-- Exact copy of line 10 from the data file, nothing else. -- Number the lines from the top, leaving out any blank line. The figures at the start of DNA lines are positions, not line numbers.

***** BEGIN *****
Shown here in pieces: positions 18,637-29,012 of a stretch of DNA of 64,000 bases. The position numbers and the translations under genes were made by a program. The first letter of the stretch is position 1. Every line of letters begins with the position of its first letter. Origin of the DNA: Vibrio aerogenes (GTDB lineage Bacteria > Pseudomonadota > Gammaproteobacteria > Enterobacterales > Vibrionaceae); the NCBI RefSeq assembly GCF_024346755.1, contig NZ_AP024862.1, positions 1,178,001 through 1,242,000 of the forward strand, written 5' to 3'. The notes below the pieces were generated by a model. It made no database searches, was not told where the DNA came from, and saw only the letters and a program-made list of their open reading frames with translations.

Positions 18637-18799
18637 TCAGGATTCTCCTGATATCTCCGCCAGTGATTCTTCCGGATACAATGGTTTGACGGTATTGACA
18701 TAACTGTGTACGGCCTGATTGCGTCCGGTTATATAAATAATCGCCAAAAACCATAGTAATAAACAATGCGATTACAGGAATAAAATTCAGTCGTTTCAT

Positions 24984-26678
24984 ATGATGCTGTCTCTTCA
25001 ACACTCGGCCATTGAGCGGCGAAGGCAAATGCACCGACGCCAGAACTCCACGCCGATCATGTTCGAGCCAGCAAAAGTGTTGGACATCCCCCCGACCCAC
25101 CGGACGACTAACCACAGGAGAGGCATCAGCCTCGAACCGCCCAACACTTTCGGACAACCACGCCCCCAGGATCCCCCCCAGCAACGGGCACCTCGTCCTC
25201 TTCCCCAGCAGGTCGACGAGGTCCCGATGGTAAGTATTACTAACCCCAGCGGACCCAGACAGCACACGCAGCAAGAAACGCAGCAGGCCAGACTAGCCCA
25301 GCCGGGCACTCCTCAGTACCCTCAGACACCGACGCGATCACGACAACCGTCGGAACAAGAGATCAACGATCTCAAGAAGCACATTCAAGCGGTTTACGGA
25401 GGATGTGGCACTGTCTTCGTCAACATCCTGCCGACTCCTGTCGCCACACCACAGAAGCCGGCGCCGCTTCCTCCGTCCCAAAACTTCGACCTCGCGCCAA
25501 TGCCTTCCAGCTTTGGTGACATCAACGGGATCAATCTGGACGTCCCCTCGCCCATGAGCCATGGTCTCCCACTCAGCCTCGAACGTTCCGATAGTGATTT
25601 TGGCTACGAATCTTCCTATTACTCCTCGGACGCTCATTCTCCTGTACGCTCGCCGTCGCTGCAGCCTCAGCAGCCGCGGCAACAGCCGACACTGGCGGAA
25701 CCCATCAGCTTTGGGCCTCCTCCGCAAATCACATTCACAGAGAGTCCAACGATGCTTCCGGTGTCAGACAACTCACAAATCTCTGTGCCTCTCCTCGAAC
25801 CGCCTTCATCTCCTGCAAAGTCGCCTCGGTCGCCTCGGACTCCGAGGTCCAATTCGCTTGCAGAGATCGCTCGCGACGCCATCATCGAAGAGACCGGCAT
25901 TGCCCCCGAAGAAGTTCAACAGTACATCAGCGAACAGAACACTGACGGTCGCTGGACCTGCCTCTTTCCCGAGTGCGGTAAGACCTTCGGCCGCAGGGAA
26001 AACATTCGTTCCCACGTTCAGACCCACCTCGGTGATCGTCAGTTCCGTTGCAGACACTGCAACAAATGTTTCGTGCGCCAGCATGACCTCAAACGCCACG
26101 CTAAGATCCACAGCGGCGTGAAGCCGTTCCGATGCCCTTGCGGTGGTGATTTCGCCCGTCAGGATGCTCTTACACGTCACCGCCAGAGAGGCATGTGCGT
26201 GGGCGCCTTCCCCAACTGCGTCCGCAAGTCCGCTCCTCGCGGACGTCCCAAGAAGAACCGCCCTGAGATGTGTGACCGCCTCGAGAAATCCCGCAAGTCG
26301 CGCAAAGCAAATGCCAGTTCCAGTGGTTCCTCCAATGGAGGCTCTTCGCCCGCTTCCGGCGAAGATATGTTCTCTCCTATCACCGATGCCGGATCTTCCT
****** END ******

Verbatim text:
25301 GCCGGGCACTCCTCAGTACCCTCAGACACCGACGCGATCACGACAACCGTCGGAACAAGAGATCAACGATCTCAAGAAGCACATTCAAGCGGTTTACGGA